What’s the best kind of prediction? The one you know will come true? Or the one you can’t lose on?
Here’s what I mean:
What do you want this year, Scorpio? What are you passionate about? Your dreams are the focus of 2019, and guess what? Some of them could come true in a big way!
That’s from horoscope.com and by the way I was born on the 13th of November so that makes me a Scorpio. I note that some sites now include Ophiuchus, the Physician or Serpent-bearer, in their list of zodiac signs. That makes thirteen instead of the usual twelve. Even the astrologers have to recognize physical reality once in a while! But that’s later in November, my sun is still in Scorpius.
That’s the best kind of prediction. Some of my dreams “could” come true! They could! If they do, the prognosticators were right. If they don’t, the prognosticators were still right. That’s like flipping a two-headed coin, man. That’s the way to win in the business of astrological forecasting.
Did you know there is a new field called superforecasting? I’ll bet the astrologers could teach those guys a thing or two about hedging your bets. And if the horoscope-types adopted some superforecasting strategies I suspect they’d be right more frequently. Not that it matters, horoscopes are always right, that is, they work by self-fulfillment. You don’t want reality to intrude too far into the prediction racket.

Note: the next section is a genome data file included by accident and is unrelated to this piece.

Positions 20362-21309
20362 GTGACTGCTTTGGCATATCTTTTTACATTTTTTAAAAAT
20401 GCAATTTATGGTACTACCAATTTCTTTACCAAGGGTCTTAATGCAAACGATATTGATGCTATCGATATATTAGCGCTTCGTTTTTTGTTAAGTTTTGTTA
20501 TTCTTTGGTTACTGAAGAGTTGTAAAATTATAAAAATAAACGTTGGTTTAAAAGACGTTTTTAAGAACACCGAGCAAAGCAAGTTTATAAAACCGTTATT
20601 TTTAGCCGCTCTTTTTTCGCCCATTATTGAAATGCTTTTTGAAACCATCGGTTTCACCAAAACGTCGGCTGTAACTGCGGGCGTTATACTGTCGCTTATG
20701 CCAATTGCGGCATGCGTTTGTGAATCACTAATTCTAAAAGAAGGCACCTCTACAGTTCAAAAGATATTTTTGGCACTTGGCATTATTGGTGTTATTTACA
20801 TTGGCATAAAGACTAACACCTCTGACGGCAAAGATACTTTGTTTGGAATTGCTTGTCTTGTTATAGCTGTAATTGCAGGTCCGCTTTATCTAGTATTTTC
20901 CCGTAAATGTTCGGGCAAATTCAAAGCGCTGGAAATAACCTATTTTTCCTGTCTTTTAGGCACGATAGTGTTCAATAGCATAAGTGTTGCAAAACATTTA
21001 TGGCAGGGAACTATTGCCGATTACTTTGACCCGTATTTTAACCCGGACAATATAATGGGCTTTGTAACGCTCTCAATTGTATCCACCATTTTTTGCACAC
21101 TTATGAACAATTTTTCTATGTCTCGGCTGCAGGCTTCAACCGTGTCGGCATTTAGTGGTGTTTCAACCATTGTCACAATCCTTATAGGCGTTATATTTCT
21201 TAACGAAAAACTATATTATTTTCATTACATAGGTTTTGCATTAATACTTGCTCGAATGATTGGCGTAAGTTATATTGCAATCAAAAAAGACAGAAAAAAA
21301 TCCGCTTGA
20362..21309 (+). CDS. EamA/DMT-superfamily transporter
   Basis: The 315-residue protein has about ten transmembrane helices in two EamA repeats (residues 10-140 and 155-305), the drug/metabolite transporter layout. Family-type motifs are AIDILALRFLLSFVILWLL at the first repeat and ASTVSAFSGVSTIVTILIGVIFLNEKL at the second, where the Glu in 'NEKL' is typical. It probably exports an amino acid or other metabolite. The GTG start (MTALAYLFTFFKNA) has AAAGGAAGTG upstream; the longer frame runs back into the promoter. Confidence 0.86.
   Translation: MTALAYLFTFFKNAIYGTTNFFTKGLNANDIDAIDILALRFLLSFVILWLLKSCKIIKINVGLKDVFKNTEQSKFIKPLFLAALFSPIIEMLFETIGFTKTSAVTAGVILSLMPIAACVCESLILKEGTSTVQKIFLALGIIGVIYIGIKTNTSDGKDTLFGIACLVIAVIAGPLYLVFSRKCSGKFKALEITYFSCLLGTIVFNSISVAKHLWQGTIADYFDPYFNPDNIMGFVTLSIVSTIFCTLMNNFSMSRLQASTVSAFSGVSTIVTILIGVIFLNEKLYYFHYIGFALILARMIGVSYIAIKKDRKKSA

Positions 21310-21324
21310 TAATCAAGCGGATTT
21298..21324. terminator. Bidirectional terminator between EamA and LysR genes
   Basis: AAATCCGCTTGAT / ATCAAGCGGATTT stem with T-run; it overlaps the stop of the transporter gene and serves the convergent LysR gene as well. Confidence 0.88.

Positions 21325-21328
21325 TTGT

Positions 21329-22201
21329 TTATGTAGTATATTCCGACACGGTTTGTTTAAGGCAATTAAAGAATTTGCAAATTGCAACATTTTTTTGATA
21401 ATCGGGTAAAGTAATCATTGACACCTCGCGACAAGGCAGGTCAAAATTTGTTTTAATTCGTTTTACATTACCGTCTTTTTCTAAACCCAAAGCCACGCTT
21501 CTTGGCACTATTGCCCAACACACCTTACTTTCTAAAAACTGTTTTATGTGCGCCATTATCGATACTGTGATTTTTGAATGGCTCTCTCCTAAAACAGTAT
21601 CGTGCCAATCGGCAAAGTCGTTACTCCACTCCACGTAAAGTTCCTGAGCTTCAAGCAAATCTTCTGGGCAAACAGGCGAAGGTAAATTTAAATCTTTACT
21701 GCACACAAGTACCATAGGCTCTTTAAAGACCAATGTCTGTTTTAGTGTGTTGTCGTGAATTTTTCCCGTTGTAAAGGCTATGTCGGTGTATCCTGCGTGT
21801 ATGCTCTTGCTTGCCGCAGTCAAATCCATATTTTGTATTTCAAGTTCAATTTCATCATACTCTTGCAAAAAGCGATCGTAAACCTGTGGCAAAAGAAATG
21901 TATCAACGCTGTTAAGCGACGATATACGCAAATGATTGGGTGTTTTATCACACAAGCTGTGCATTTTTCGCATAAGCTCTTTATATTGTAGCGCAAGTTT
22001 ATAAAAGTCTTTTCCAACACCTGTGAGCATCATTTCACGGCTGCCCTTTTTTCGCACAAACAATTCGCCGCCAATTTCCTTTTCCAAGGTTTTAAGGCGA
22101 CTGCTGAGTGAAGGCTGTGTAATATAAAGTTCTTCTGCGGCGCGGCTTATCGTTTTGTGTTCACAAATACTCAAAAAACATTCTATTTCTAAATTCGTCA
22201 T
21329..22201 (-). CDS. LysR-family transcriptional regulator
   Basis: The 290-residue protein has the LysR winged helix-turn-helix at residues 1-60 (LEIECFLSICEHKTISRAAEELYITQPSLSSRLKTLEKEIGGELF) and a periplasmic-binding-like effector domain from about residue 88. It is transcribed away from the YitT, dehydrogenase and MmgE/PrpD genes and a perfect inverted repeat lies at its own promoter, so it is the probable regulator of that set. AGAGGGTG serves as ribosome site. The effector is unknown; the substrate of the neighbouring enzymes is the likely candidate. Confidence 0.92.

Superforecasters are the type of people who treat everything as testable hypotheses. Certainty is their enemy, oddly enough. They have to be flexible and adaptable, and they adjust their outlook when they get new information. They don’t have biases, or if they do, they have workarounds. Astrology (and other rackets like Freudian analysis) are the opposite—they have an answer for everything. The logic is circular, and the solutions can always be found in a careful re-reading of the text.
The future is heady stuff. You have to be really smart, or a con artist, or both. More likely both.
I say stick to the present.